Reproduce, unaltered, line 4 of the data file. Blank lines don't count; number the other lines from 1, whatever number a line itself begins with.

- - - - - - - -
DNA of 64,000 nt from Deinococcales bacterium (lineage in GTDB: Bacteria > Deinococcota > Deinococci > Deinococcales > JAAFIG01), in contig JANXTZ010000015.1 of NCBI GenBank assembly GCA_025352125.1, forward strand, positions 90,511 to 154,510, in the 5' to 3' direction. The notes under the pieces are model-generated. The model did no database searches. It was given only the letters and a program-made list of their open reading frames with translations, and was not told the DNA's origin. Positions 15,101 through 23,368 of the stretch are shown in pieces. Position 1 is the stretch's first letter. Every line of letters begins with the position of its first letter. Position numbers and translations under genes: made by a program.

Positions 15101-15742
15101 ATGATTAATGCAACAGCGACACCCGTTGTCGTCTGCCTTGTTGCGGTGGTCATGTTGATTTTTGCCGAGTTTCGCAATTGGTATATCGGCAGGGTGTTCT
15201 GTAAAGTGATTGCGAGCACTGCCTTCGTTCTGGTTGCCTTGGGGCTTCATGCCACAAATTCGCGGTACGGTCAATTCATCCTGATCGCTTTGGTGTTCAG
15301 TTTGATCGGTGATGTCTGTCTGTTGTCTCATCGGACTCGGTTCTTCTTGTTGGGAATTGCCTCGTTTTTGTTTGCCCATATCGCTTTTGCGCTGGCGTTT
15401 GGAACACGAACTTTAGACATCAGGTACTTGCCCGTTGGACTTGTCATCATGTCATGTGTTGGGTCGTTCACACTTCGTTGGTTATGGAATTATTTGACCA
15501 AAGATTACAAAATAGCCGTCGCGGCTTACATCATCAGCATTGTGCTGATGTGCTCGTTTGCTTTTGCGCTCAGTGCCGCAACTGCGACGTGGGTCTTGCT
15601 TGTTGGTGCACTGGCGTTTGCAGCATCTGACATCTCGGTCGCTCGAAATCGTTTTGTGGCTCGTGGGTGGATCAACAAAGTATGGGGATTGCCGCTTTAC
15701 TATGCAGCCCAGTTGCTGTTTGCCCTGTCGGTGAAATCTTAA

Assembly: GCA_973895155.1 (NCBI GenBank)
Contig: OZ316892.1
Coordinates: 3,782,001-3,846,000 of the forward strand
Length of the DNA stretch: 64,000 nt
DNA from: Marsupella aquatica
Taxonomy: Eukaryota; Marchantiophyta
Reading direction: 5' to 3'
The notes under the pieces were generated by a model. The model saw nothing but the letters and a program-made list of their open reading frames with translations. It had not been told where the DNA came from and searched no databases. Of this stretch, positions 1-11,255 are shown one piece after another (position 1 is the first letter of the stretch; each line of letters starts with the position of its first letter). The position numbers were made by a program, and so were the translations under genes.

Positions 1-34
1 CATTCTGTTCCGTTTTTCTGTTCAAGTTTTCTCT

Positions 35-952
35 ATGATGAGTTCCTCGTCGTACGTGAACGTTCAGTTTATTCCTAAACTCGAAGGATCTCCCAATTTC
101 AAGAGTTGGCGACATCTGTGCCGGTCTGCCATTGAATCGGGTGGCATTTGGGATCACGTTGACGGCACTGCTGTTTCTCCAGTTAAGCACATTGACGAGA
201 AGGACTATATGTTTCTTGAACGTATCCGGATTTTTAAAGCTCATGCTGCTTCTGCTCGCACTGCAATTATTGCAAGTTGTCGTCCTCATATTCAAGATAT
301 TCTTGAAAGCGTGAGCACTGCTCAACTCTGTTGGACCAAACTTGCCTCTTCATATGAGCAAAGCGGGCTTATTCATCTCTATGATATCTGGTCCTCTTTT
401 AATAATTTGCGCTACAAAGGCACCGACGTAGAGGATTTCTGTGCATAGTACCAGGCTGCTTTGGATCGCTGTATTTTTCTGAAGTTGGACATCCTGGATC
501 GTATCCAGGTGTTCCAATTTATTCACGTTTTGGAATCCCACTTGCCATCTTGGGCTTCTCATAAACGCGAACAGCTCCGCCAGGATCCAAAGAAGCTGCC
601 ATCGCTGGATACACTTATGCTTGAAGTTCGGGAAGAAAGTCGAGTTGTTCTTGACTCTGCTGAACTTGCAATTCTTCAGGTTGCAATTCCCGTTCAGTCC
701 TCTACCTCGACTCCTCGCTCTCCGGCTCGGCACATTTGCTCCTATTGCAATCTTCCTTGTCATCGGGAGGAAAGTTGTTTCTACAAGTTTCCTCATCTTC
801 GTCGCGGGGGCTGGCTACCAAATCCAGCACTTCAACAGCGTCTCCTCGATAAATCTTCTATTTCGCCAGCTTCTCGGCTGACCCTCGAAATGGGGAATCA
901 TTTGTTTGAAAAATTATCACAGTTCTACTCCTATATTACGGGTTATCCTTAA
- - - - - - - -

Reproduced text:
15201 GTAAAGTGATTGCGAGCACTGCCTTCGTTCTGGTTGCCTTGGGGCTTCATGCCACAAATTCGCGGTACGGTCAATTCATCCTGATCGCTTTGGTGTTCAG